TANAKA Kyōkichi illustration for HAGIWARA Sakutarō’s groundbreaking, first book of poetry Howling at the Moon, published in 1917. Hagiwara is often considered the “father of modern Japanese poetry.”
Walt Whitman, Original manuscript for the “Calamus” poems
The “Calamus” poems, first published in the third edition of Leaves of Grass (1860), describe Whitman’s longing for the companionship and love of men. By treating the subject of love between men so boldly, these poems became some of the most infamous pieces of poetry in mid-19th century America. Not only was the book banned in Boston and other places, it resulted in Whitman losing his job and suffering at the hands of critics. Now, however, these poems are an essential part of American poetic history, and Whitman occupies a rightful place as one of the great visionaries of American letters. Happy Banned Books week, Whitman!
For more photographs of the manuscript, click here.
Poetry Reading in Fifteen Languages: A Symphony for the Senses
Portage District Library (Portage, MI)
Sunday, September 30, 2:00-4:00 PM
As a celebration of this community’s diversity, the Portage District Library and the Department of World Languages and Literatures of Western Michigan University are collaborating on a poetry reading in fifteen languages. We are bringing together area residents from different areas of the world, asking them to select a favorite poem or read a poem of their own in their language. We encourage the audience to sit back and let the rhythms, movement and intonations flow over them and evoke personal feelings and meanings. We will distribute translations into English as well. No registration required. Free. Reception with foods from around the world will follow.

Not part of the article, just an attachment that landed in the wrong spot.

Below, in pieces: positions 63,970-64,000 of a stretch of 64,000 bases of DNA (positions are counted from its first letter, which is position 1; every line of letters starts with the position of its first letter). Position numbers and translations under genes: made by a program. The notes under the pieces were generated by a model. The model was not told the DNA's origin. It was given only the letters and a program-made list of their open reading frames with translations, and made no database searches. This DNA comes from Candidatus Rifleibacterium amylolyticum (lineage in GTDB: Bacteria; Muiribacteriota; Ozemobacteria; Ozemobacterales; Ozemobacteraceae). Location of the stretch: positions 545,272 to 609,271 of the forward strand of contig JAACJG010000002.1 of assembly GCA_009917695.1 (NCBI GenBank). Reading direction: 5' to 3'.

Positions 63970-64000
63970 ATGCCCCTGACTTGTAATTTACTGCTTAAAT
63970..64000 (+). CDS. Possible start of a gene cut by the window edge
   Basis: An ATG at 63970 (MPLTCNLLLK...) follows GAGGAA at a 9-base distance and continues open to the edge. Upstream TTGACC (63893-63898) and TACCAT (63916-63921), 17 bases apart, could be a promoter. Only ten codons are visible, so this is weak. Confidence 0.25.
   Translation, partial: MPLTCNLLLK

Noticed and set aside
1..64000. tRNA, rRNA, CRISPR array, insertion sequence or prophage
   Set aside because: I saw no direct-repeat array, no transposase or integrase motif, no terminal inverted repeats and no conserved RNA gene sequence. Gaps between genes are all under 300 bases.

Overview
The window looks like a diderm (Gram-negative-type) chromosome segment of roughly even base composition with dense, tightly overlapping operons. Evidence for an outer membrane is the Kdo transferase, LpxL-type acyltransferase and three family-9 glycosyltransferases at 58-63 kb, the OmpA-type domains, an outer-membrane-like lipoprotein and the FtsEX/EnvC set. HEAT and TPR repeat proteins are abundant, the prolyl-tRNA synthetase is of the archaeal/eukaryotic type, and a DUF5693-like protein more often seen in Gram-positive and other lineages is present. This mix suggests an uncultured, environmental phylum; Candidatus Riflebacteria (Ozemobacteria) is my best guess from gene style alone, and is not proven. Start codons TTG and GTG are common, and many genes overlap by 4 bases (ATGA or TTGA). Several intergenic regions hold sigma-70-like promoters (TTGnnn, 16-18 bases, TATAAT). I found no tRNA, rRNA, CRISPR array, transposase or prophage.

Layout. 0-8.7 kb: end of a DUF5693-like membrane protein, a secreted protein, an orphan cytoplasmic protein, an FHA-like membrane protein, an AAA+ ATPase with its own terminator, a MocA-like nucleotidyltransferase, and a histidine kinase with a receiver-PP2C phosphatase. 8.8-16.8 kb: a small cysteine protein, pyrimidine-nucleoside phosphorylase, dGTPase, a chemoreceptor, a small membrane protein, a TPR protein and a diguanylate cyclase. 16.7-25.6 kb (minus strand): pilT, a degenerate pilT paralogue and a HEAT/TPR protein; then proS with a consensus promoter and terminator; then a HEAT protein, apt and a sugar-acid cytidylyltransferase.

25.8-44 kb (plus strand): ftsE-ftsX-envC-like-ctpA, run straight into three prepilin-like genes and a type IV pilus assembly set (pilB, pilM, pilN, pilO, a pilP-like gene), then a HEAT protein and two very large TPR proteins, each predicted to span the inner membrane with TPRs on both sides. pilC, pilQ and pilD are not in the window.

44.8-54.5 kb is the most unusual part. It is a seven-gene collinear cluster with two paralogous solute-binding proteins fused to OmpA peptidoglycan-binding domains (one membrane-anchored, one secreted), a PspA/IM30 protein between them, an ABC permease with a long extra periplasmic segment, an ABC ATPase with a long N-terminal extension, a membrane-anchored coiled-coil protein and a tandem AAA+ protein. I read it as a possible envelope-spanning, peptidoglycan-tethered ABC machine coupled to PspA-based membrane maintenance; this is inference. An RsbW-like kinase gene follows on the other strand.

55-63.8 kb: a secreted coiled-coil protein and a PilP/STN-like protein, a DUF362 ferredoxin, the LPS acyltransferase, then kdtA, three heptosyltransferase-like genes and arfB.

Marsha Meyer, Portage District Library: MMeyer@portagelibrary.info
Cynthia Running-Johnson, Department of World Languages and Literatures, WMU: email@example.com
So when people say that poetry is a luxury, or an option, or for the educated middle classes, or that it shouldn’t be read in school because it is irrelevant, or any of the strange and stupid things that are said about poetry and its place in our lives, I suspect that the people doing the saying have had things pretty easy. A tough life needs a tough language – and that is what poetry is. That is what literature offers – a language powerful enough to say how it is.
It isn’t a hiding place. It is a finding place.
|—||Jeanette Winterson, from In Defense of Poetry|
Alvin Pang: “Candles”
Alvin recorded this reading at Worlds 2012 in Norwich, where he shared a number of poems from his new collection When the Barbarians Arrive (Arc Publications, 2012). The cadences and grammar of the Singlish (Singaporean English) have borrowed an incredible amount from Chinese, making listening to this poem a real treat.
The Japan Times published an article earlier this year about Hiromi Itō, the brilliant writer who is one of my greatest muses and the subject of my work as a translator. (In 2009, Action Books published my book of translations Killing Kanoko: Selected Poems of Hiromi Itō, and little by little, I am working on a translation of her long work, Wild Grass on the Riverbank『河原荒草』. ) The entire article can be found by clicking the link above, but here is one highlight.
"When I was in my 20s or early 30s, I really didn’t like being called a feminist," she said. "People were trying to categorize me, classify me as a feminist poet and I hated it. I wanted to be a poet, not a woman poet. I was really against the way men tried to push us aside and not let us into the mainstream of poetry."